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Lou Gehrig: The Lost Memoir (Paperback)
The lost memoir from Lou Gehrig—“a compelling rumination by a baseball icon and a tragic hero” (Sports Illustrated) and “a fitting tribute to an inspiring baseball legend” (Publishers Weekly).
At the tender age of twenty-four, Lou Gehrig decided to tell the remarkable story of his life and career. He was one of the most famous athletes in the country, in the midst of a record-breaking season with the legendary 1927 World Series–winning Yankees. In an effort to grow Lou’s star, pioneering sports agent Christy Walsh arranged for Lou’s tale of baseball greatness to syndicate in newspapers across the country. Those columns were largely forgotten and lost to history—until now.
Lou comes alive in this “must-read” (Tyler Kepner, The New York Times) memoir. It is an inspiring, heartfelt rags-to-riches tale about a poor kid from New York who became one of the most revered baseball players of all time.
Fourteen years after his account, Lou would tragically die from ALS, a neuromuscular disorder now known as Lou Gherig’s Disease. His poignant autobiography is followed by an insightful biographical essay by historian Alan D. Gaff. Here is Lou—Hall of Famer, All Star, MVP, an “athlete who epitomized the American dream” (Christian Science Monitor)—back at bat.
About the Author
Alan D. Gaff is an independent scholar and the author of many books, including Lou Gehrig: The Lost Memoir, Bayonets in the Wilderness, Blood in the Argonne, and On Many a Bloody Field, hailed as “a masterpiece of Civil War scholarship” (The Bookwatch). He lives in Indiana.
"Alan Gaff’s slim but distinctive contribution to the Gehrig syllabus shifts our attention to the Hall of Famer’s improbable rise—in its way, every bit as inspiring as the courage he demonstrated later."
—The Wall Street Journal
“A fitting tribute to an inspiring baseball legend.”
"A simple gem for baseball fans.”
“It is a special treat to add Lou Gehrig: The Lost Memoir, to the canon of such a profound American life. What a treasure to hear from Gehrig at the height of his powers, blissfully unaware of the hardship he would face. Gehrig offers fascinating first-hand insight into his life and the world of baseball in the 1920s, and Alan D. Gaff follows with a captivating essay giving readers the full scope of the man. This book is a must read for anyone interested in a fresh perspective from a true legend in his prime.”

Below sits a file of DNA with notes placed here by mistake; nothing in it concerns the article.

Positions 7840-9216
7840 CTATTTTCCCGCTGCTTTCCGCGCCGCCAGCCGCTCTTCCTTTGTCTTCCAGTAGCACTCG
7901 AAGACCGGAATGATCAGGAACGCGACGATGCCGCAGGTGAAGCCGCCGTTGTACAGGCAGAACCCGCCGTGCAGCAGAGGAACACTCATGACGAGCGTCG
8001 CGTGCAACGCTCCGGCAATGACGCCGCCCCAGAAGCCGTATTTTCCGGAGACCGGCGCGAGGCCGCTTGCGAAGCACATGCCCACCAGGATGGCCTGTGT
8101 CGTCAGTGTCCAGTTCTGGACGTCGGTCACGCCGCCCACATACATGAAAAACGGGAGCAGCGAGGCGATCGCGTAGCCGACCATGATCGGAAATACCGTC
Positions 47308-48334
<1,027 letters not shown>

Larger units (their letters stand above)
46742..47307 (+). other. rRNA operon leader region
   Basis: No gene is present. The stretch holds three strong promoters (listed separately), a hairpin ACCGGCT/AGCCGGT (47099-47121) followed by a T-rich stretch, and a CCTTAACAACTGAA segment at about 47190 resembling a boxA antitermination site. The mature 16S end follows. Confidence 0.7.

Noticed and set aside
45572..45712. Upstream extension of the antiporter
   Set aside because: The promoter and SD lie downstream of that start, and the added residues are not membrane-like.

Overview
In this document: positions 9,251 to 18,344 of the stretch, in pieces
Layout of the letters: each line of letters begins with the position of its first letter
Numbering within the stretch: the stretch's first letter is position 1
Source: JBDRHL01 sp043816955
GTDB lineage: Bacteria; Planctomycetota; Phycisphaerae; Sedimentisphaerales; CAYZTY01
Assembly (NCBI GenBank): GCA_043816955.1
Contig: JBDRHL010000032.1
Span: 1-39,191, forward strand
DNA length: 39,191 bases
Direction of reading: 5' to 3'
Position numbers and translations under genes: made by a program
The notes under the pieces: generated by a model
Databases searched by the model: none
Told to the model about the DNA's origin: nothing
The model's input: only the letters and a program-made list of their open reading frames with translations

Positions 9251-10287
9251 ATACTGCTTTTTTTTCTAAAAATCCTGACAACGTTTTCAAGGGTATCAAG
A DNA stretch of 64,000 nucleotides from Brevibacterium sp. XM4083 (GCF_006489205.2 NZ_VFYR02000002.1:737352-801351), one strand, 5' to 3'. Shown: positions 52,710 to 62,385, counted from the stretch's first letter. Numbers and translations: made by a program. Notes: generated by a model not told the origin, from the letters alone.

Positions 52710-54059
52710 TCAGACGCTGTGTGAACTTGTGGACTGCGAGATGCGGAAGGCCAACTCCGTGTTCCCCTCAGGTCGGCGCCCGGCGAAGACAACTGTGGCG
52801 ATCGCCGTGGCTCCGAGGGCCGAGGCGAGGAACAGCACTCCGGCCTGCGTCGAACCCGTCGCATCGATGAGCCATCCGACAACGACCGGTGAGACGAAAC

—Tyler Kepner, national baseball writer for The New York Times, bestselling author of K: A History of Baseball in Ten Pitches
“Lost no more, Lou Gehrig: The Lost Memoir is a remarkable find—and brings the Iron Horse to life in a new, compelling way. Gehrig is one of the essential figures in American sport and this is an essential addition to his story.”
—Jeremy Schaap, host of ESPN’s E:60 and Outside the Lines
"A compelling rumination by a baseball icon and a tragic hero."
"Gehrig reveals a great deal about himself and his insecurities, both in his youth and in his years in professional baseball...The Yankee first baseman has very interesting observations and comments on his teammates and opponents...A delight to read."
—New York Journal of Books
"Gaff astutely crafts a biography to accompany Gehrig’s columns and focuses on details that parallel Gehrig’s generosity of spirit. Perhaps most movingly, Gaff revisits the Yankee great’s post-baseball career. Despite the ravages of ALS, Gehrig worked for the parole board, counseling young men who had taken a wrong turn in life. 'Even when he could barely sit in his office chair, he came to work everyday,' Gaff writes of Gehrig.”
"These long-lost columns serve both as a time capsule into a past era of baseball and a window into the life of an athlete who epitomized the American dream."
—Christian Science Monitor
“Revealing insights into Gehrig's view of his role on the Yankees and his feelings about fame...Baseball fans with an interest in the game’s history will find much to enjoy here.”
“A new book that is an essential addition to [Lou Gehrig’s] story.”
—ESPN Radio's The Sporting Life with Jeremy Schaap